Useful abstractions for I/O, part three

In the second part of this series, I’ve covered caveats when using the Source and Sink interfaces. This time, I’ll look into another useful abstraction, the Store interface.

Now, what is this interface? Here it comes:

public interface Store extends Source, Sink {
    void delete() throws IOException;
    boolean exists();
    int BUFSIZE = 8 * 1024;

Simply put, a Store is a combination of a Source and a Sink which allows you to delete its data from the underlying entity, e.g. a file, and test if it exists. BUFSIZE is a useful constant for allocating buffers.

Now what makes this interface so powerful is that its simple and storage-media-neutral: Implementations could store the data in a file, a preferences node, an array on the heap, a database record or whatever you can imagine. Here’s a straightforward implementation which uses a File:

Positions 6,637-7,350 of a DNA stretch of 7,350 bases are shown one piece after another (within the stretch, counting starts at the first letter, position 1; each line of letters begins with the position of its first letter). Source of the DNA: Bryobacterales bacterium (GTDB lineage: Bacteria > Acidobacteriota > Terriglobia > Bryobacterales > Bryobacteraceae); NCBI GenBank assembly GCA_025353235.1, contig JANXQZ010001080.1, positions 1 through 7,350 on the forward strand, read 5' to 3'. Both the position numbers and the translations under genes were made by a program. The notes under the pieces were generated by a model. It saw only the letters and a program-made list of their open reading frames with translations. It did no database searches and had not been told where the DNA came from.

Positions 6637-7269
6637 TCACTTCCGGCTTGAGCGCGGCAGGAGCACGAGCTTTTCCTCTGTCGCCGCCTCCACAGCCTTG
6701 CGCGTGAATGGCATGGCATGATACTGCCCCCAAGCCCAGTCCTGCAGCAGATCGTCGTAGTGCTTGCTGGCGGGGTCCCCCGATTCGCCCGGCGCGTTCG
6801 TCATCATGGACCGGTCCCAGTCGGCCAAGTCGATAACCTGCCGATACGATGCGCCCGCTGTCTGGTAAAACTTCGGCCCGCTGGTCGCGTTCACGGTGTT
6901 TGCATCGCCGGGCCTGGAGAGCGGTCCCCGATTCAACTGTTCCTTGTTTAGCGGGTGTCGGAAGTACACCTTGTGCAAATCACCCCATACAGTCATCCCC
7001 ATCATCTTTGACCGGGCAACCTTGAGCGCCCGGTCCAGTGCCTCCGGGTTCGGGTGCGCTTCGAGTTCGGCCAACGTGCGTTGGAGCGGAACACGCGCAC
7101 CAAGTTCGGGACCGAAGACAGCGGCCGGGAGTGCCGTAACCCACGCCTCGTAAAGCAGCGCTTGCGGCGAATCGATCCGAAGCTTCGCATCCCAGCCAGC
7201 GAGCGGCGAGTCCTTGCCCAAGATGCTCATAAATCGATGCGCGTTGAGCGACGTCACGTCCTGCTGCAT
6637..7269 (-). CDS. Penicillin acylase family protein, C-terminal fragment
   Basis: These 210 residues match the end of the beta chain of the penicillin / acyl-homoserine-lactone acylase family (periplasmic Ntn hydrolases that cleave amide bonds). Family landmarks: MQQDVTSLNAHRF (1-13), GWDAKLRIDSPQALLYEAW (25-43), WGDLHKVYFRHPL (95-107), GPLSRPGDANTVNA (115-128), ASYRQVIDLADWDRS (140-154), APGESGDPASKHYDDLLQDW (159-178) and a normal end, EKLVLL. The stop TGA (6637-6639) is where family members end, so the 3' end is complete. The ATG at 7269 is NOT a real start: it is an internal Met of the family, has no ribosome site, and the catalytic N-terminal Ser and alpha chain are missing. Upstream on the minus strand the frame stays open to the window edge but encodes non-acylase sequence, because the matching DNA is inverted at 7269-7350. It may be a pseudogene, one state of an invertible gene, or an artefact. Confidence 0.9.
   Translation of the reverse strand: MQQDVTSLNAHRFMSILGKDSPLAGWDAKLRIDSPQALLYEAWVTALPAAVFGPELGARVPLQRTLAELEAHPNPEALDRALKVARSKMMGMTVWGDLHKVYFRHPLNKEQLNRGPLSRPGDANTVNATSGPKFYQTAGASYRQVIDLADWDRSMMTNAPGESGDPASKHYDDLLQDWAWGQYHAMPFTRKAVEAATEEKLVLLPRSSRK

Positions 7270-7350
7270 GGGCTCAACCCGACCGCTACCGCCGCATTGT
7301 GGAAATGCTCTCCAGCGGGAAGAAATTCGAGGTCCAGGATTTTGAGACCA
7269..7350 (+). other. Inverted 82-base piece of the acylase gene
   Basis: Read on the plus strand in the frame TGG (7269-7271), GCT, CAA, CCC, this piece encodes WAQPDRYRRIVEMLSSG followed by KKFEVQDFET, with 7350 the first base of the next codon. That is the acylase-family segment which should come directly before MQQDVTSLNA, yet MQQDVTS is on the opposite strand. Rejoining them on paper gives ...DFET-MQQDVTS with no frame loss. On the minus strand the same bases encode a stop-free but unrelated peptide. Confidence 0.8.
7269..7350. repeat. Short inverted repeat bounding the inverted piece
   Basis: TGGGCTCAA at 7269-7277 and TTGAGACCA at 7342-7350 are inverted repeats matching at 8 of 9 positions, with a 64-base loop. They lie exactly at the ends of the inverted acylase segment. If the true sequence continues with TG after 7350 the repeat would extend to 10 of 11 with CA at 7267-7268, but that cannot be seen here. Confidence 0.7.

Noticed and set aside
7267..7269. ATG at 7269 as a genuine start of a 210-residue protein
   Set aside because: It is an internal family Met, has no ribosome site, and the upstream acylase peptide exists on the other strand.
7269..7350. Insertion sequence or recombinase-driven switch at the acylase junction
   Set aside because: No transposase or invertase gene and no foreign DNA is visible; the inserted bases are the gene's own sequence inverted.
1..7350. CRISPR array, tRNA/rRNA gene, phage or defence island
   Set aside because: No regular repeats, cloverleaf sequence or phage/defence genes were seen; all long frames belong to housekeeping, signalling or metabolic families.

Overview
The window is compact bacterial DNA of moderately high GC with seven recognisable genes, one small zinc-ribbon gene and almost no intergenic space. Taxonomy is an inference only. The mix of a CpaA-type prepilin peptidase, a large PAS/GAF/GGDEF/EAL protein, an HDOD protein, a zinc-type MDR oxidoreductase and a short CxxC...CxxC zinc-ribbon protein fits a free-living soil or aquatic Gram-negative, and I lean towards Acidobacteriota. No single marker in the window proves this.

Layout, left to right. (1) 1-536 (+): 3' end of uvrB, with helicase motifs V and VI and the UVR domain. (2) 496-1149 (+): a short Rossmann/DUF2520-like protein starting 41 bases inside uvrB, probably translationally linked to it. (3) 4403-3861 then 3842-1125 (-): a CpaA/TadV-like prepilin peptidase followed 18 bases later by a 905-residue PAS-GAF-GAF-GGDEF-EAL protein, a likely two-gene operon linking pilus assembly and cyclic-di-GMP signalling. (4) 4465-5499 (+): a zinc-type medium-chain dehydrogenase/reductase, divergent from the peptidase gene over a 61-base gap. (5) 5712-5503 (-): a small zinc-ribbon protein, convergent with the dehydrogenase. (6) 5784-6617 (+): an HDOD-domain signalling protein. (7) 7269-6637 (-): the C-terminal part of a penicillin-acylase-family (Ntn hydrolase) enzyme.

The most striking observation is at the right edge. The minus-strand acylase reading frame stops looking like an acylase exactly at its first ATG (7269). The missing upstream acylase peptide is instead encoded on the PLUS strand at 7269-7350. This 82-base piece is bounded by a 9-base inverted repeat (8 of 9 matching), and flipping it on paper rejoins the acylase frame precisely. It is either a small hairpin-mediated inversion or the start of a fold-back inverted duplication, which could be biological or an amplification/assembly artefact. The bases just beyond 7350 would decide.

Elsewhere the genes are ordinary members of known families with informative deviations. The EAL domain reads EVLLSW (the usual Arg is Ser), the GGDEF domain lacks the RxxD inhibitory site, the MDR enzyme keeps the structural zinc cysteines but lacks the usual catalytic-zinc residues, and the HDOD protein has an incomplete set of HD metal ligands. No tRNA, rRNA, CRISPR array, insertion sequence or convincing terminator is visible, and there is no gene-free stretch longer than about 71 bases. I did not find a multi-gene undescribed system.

public final class FileStore implements Store {

    private final File file;

    public FileStore(final File file) { this.file = Objects.requireNonNull(file); }

    @Override public InputStream input() throws IOException {
        return new FileInputStream(file);

    @Override public OutputStream output() throws IOException {
        return new FileOutputStream(file);

    @Override public void delete() throws IOException {
        if (!file.delete())
            throw new FileNotFoundException(file +  (cannot delete));

    @Override public boolean exists() { return file.exists(); }

I’ve declared this class final because there is nothing reasonable to customize in a subclass and I like to follow the “design for inheritance or inhibit it” strategy.

An alternative implementation, let’s call it MemoryStore, could store the data in an array on the heap. This is particularly useful for unit testing where you would inject a MemoryStore into the class under test. I’ll leave the implementation to you as an exercise.

Here’s how to use a Store with the general-purpose copy-algorithm introduced in part one:

Store source = ... // some store
Store sink = ... // some store
Copy.copy(source, sink);

Note that the copy-method is just relying on the Source and Sink super-interfaces of the Store interface.